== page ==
We use an integrated yet scientifically based model to analyse customer satisfaction and customer loyalty.

From private customers to complex business relationships, satisfaction research is ultimately backed by the assumption that satisfaction is the foundation of stable customer relationships. This, however, can be fleeting: One critical incident can turn the tide; a little attention given at exactly the right moment can inspire and build loyalty over the long run. It is therefore all the more important to know the sensitive phases and service areas on which factual purchase decisions are made.

Satisfaction research

Satisfied customers as a strategic success factor

Customer satisfaction is researched in a clear, analytical context. The key elements for us here are:

Development of a contact point model

We develop a hierarchical model that incorporates all customer contact points or product use features that can be experienced from the customer’s point of view. This forms the basis for the survey.

Consistent connection to experiences

To avoid artificial answers, we design our questions based on the individual experiences of customers. Each respondent only assesses the contact points that he/she can profoundly talk about. In addition to conducting to the standardised survey about overall satisfaction, satisfaction with contact points and customer loyalty, open questions are then asked at selected ‘contact points’ about positive and negative experiences that led to the assessment.

Determination of relevance using sequential driver analysis

After the survey, the relevance of individual contact points for the overall satisfaction is then calculated. To avoid depicting only linear relationships, we have also developed ‘Smart Driver Analysis’, a smart and simple instrument that has clear advantages over conventional methods for determining relevance.

Identify strategically important customer groups

Sequential driver analysis can be used to identify areas of improvement for strategically relevant segments (e.g. highly satisfied customers who, however, are willing to switch). The defined study design ideally incorporates a qualitative preliminary study to develop a valid contact point model and a downstream contact point analysis, both of which are used to ask discerning customers qualitative questions about why they are dissatisfied (see ‘Hybrid designs’).

Customer loyalty

Measure loyalty – beyond all ideology

Asking about future customer behaviour, when operationalised as customer retention or customer loyalty, plays a central role in researching customer satisfaction. The data collected on customer loyalty provides reliable information about future behaviour. Science and practice have now spent decades trying to predict customer behaviour. A large number of indicators could be identified to measure the dimensions of customer loyalty, but these are frequently only indirectly linked to behaviour.

As a result, we compared the predictive value of conventional loyalty indicators (cf. Planning & Analysis, Issue 2, 2011). The main results from this basic study are used by us as the starting point for an individual operationalisation of customer loyalty.

Specifically and directly ask for behavioural intention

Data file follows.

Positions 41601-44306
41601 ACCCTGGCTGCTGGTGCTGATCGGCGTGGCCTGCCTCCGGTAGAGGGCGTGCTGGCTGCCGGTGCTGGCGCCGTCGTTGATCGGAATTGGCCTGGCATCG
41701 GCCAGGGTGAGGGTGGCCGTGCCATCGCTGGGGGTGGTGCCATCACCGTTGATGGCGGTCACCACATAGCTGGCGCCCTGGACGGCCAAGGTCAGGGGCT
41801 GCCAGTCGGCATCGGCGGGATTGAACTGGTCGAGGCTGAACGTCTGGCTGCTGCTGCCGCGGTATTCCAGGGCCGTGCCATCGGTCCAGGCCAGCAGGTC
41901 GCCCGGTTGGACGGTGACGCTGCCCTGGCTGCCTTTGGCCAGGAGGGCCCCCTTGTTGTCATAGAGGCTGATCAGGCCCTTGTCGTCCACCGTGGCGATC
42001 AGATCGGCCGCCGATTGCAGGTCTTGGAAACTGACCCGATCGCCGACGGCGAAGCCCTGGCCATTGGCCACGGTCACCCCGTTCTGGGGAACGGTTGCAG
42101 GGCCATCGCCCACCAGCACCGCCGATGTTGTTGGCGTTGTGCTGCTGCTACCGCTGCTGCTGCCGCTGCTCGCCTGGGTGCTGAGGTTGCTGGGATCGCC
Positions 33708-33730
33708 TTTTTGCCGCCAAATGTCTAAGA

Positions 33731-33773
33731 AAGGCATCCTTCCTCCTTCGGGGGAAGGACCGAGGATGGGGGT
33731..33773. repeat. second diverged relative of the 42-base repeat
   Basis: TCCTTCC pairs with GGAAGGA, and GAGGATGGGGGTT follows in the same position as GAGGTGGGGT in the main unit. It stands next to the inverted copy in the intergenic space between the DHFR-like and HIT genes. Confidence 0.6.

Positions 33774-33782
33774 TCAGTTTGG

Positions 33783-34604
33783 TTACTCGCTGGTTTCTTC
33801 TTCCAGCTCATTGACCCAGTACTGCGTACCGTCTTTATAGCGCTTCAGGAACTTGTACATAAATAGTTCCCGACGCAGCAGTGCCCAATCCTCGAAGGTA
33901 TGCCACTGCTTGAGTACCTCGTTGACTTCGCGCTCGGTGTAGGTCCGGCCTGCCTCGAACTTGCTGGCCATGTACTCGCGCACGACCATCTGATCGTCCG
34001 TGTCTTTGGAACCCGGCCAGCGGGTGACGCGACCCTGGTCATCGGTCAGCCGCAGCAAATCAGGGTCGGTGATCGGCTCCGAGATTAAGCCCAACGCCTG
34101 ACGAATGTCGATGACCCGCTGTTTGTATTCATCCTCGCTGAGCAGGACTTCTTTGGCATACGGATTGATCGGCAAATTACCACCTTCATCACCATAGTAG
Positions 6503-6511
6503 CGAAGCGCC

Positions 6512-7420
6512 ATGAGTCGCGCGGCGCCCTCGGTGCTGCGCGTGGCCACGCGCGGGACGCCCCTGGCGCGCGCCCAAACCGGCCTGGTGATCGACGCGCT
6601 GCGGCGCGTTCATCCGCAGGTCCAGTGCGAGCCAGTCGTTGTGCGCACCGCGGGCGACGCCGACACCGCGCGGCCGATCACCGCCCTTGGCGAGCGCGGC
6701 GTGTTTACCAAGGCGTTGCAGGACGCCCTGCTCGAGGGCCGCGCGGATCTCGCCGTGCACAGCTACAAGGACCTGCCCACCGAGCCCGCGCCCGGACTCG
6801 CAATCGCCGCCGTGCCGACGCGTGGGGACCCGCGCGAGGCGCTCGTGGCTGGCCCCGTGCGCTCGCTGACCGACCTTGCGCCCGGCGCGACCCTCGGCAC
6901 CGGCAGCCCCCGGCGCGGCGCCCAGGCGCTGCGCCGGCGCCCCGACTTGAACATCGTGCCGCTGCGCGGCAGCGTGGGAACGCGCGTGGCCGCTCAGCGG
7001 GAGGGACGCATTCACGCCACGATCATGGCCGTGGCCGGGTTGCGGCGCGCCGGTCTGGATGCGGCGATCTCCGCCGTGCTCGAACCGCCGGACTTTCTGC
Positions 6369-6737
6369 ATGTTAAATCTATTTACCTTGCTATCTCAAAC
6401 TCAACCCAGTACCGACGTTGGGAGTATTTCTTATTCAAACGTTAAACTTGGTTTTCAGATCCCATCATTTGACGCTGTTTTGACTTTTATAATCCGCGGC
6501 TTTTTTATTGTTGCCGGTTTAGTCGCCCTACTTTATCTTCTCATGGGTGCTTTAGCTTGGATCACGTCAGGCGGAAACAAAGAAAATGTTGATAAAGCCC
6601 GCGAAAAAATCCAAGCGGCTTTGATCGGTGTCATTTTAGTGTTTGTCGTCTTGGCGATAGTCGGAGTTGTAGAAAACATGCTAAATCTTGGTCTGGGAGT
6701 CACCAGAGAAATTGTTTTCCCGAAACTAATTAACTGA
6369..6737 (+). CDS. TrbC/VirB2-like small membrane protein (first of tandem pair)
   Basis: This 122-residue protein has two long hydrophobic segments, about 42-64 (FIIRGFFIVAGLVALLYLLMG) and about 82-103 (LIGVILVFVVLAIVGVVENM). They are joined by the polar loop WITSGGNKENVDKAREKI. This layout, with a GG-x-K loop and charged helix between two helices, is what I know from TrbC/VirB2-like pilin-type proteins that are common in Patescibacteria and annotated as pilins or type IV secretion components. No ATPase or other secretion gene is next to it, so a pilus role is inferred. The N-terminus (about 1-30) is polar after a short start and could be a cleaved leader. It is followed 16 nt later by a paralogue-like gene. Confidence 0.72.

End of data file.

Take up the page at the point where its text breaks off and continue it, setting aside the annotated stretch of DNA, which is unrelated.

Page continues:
Prospective behavioural analyses are better at predicting buying behaviour than vague hiring dimensions when they force a decision, take the competitive environment into consideration, and ask for relevant determinants influencing the purchasing decision.

There is no ultimate predictor of purchasing behaviour

Strong industry, brand and consumer effects (e.g. product involvement, brand strength or price sensitivity) require individually considering the specific predictors of purchasing behaviour. Especially in the case of brands with a strong character, as they often have completely different predictors than is common on the market.

Longitudinal studies are worth it

Longitudinal studies are unjustly seen as a time-consuming, costly process. Every company is well advised to determine its own longitudinal loyalty index.

Customer satisfaction

Current cases

Impact of physical brand surfaces

Good question: To what extent does the external appearance of a brand, i.e. its physical brand surface, influence the image and performance...

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b2b market research at C-Suite level

b2b market research at C-Suite level (e.g. CEOs and CFOs), i.e. market research decision-makers, is notable for its multiple challenges.  But what makes...

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Measuring retailer satisfaction correctly

Researching retailer satisfaction is a specific subtype of b2b market research, as retailers often have a very ambivalent relationship with companies whose...

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Selected specialist publications

Key Questions

How well is a company prepared in regard to strategic fields like digitalization, data protection, CSR or agility? In times of disruptive...

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C-Suite Customer Journey

Customer relations in the B2B top segment stand out due to their special complexity and sensitivity with high customer value. With quantitative...

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Brand identities that go beyond just high-gloss images

Large sums of money are invested in image campaigns to give a brand a unique, unmistakable image. But what happens when the...

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